Pew to Congress: Effective Antibiotics Essential to Emergency Preparedness

Pew to Congress: Effective Antibiotics Essential to Emergency Preparedness

On May 4, The Pew Charitable Trusts sent a letter to leaders of the Senate Committee on Health, Education, Labor, and Pensions, commenting on a draft of the Pandemic and All-Hazards Preparedness and Advancing Innovation Act of 2018 (PAHPAI). The letter highlights the essential role that effective antibiotics play in responding to public health emergencies—including those resulting from chemical, biological, radiological, and nuclear attacks, pandemic influenza, and emerging infectious disease—and calls for a dedicated authorization of appropriations to ensure the U.S. can be prepared for and respond to threats posed by antibiotic-resistant bacteria.

Dear Chairman Alexander, Ranking Member Murray, Senator Isakson and Senator Casey,

Thank you for the opportunity to comment on the discussion draft of the Pandemic and All-Hazards Preparedness and Advancing Innovation Act of 2018 (PAHPAI), and your continued efforts to respond to the ongoing threat of antibiotic resistance. The recent spread of mcr-1, a gene that makes bacteria resistant to colistin, the antibiotic of last resort, serves as an alarming reminder of what the actual implications of antibiotic resistance are. Mcr-1 is particularly concerning because of the relative ease with which it can move from one bacterium to another, spreading colistin resistance to a wide variety of bacterial species leaving patients without any treatment options.

Antibiotic resistance does not refer to a specific disease or infection. But rather, effective antibacterials are central to the nation’s ability to respond to public health emergencies, including those resulting from chemical, biological, radiological, and nuclear attacks, pandemic influenza, and emerging infectious disease. Antibiotics underpin modern medicine and antibiotic resistance renders the entire health system vulnerable.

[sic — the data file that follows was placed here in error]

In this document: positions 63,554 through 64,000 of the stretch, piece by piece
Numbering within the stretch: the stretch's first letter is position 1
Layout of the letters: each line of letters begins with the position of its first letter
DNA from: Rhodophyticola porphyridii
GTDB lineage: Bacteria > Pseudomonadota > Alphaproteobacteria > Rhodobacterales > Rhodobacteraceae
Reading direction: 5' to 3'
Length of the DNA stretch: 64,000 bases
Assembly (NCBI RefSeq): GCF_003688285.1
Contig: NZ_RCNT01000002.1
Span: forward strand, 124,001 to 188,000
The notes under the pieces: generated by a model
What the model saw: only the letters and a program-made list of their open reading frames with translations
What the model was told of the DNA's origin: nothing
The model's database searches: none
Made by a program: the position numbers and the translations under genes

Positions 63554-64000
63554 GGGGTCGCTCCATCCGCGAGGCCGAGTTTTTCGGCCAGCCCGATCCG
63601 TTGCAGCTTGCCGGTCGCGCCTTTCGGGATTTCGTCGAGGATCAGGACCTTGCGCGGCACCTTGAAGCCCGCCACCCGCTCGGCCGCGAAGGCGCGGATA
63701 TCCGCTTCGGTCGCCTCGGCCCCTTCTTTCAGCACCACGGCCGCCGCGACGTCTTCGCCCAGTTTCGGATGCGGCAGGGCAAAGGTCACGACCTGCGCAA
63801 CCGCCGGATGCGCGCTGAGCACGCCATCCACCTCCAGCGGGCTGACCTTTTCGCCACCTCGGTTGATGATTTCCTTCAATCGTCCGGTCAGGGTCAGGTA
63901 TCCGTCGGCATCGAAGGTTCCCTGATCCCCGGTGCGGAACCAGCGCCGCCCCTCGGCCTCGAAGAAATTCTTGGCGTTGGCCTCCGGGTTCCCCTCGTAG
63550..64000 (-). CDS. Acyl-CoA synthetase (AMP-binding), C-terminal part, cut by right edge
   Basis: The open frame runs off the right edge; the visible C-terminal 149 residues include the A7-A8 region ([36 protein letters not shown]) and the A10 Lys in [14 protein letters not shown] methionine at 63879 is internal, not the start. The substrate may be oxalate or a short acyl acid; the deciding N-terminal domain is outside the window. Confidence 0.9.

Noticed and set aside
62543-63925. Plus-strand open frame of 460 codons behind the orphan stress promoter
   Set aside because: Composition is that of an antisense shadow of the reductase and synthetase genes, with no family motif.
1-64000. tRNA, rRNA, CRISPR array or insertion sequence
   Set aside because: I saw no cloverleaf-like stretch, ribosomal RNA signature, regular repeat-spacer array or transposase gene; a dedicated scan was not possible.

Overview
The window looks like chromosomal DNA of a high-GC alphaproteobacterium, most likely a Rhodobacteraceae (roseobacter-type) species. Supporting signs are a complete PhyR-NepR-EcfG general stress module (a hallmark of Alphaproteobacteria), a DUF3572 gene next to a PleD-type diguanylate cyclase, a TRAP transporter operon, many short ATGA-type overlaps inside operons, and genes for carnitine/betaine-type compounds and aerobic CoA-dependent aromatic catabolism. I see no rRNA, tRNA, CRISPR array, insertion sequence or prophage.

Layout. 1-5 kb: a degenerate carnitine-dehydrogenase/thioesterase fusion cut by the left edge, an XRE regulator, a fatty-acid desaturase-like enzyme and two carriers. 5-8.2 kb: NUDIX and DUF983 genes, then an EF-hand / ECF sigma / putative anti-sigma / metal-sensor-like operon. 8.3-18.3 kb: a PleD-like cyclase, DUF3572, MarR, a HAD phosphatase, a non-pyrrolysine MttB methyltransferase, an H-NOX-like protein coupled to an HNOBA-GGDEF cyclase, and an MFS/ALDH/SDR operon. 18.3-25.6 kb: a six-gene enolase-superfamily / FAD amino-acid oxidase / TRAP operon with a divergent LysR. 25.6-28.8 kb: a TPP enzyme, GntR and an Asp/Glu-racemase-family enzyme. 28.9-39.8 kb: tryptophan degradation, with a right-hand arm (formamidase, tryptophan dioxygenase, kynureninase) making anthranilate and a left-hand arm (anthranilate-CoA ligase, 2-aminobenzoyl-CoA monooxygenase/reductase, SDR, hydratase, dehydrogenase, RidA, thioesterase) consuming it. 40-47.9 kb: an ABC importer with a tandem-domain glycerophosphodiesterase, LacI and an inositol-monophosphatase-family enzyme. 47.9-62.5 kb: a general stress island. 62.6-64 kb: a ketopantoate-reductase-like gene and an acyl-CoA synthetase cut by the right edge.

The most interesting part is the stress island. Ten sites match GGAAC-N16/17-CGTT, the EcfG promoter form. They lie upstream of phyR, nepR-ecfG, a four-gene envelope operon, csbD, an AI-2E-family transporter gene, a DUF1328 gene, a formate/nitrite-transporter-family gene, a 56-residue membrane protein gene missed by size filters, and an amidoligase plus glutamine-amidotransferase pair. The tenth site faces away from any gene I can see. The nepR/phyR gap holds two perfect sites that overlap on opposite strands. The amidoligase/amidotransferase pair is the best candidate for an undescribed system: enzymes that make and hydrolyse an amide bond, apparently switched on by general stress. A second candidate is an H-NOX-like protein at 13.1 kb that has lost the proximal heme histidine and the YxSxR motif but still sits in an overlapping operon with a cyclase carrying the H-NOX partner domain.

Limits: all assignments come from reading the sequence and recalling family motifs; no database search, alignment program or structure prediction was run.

The Biomedical Advanced Research and Development Authority (BARDA) safeguards our nation’s health infrastructure by revitalizing and encouraging antibacterial innovation. BARDA’s Broad Spectrum Antimicrobials (BSA) program and ongoing support for the CARB-X accelerator fill critical gaps along the antibacterial pipeline, advancing development of products to address highly resistant infections and fostering breakthrough approaches to respond to resistance threats yet to emerge.

We very much appreciate the reference to antimicrobial resistance in section 404 of the discussion draft. We have attached proposed changes to the language in order to strengthen this provision. Below is an explanation of our recommendations.

  • BARDA must be able to anticipate and respond to all chemical, biological, radiological, and nuclear threats (CBRN), both intentional and naturally occurring. Because of this we suggest including “public health threats” among the priority threats for which the Secretary, acting through the Director of BARDA, may implement strategic initiatives. Because the threat of antibiotic resistance – which transcends individual pathogens and can undermine the practice of medicine -- will inevitably emerge naturally, and could be introduced through advances in genetic engineering, we recommend that it be specifically mentioned.
  • BARDA must be able to cultivate a diverse array of approaches to meet the challenge of antimicrobial resistance by supporting a robust pool of candidate products entering and progressing through the clinical development pipeline. BARDA’s unique experience working closely with industry to drive targeted, milestone-driven research is particularly important to advance novel therapeutic and preventive approaches and to bridge the “valley of death” from basic science to clinical development.
  • Without effective antibiotics, the nation’s medical response capabilities will be severely hampered. Therefore, we suggest that this work should receive a dedicated authorization of appropriations.

Thank you for your consideration of this issue.


Kathy Talkington
Antibiotic Resistance Project Director

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